Bank of New York Mellon Corp. is considering moving from its Manhattan headquarters and selling 1 Wall Street, the building it now occupies, Jeep Bryant, a spokesman for the bank, said in an interview.

The company sent a request for proposals to New York City landlords seeking about 450,000 square feet of space, Bryant said today by telephone. A move may prompt the bank to sell its 52-story limestone tower at the corner of Wall Street and Broadway in lower Manhattan, he said.

“We are looking for a location that might be better equipped to meet our needs,” Bryant said. “We are looking for improved client meeting space and something that can accommodate state-of-the-art technology.”

The search comes as the pace of leasing office space in New York is rising. Tenants signed contracts for 6.75 million square feet of space through the first four months of this year, almost double the amount in the same period of 2009, broker CB Richard Ellis Group Inc. said May 11. Commercial property sales are also picking up, with dollar volume tripling in the first quarter, according to broker Cushman & Wakefield Inc.

The possibility that the market is reaching bottom helped convince BNY Mellon to look for space, Bryant said. “Part of this exploration over the next few months is to see if that is indeed the case,” he said.

The bank expects to decide whether to lease new space and sell its headquarters by the end of the year, he said.”


  'Building' momentum

Progress on all WTC sites - at last.

A major milestone will be reached at Ground Zero next month when every project within the original World Trade Center site will be under construction -- a heartening leap forward for a venture that's been plagued by constant delays.

The push comes as a result of a tentative deal between the Port Authority and developer Larry Silverstein -- bitter enemies throughout most of the construction project, but now acting like team players.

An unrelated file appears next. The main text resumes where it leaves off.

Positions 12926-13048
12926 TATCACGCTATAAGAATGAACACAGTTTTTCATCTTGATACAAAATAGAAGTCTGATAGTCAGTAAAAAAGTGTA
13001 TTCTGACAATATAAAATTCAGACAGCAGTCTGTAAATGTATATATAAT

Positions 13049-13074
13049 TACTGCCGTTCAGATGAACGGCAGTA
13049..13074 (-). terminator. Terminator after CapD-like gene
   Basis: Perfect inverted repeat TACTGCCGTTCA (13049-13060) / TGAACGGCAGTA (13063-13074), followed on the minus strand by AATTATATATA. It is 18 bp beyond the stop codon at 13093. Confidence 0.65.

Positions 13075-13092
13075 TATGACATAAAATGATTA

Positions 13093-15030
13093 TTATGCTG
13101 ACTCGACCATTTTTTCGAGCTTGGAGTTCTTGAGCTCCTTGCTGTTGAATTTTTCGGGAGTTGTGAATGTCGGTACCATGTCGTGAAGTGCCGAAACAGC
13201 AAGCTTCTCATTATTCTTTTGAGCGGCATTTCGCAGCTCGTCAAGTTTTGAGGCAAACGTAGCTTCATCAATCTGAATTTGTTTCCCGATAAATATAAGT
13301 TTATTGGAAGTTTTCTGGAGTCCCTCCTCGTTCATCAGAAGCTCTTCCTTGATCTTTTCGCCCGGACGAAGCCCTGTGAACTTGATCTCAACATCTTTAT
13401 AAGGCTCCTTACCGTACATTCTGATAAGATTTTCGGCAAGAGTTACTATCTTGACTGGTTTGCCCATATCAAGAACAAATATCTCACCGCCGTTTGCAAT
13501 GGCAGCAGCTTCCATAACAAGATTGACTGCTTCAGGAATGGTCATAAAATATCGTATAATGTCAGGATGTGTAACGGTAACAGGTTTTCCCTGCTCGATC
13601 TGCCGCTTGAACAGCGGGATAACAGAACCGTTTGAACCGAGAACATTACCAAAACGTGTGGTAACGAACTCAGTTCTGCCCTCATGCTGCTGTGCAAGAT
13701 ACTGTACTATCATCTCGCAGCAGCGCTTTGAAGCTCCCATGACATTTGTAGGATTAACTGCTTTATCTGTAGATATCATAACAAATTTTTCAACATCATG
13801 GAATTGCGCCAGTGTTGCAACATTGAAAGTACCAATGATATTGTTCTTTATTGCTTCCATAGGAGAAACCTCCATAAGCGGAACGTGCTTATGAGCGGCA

Silverstein is moving forward even before a final pact is signed to start work on Tower 2 and Tower 3, which he plans to build to at least ground level even if he can't finish the structures immediately.

Silverstein's Tower 4 is well above street level, with steel reaching the sixth floor and expectations that the pace will pick up this summer.

Foundation work has already begun on Tower 3, where Silverstein will build its five-story base -- and follow with the complete building once he has leased a minimum amount of space inside.

Work to build Tower 2 up to grade will begin this summer.

All of Silverstein's towers are crucial, since they contain mechanical systems shared with the transit hub and retail concourses.

"There is no question we are seeing real progress and momentum, but now is not the time for celebration. Now is the time to keep our heads down and keep the momentum going," said Port Authority Executive Director Chris Ward.

On the western half of the site, the Freedom Tower, now called 1 WTC, is roughly 25 stories high and will hit 50 stories by the end of the year.

Just to the south, the memorial is nearing completion. Over 99 percent of its steel is in place and the two enormous pools in the footprints of the Twin Towers are now being lined with granite.

The memorial will open on Sept. 11, 2011, complete with its forest of 400 trees.

One of the attractions for visitors to the memorial will be the bird's eye view of construction, said memorial president Joseph Daniels.

"It's good to see the other projects around the site moving ahead," he said.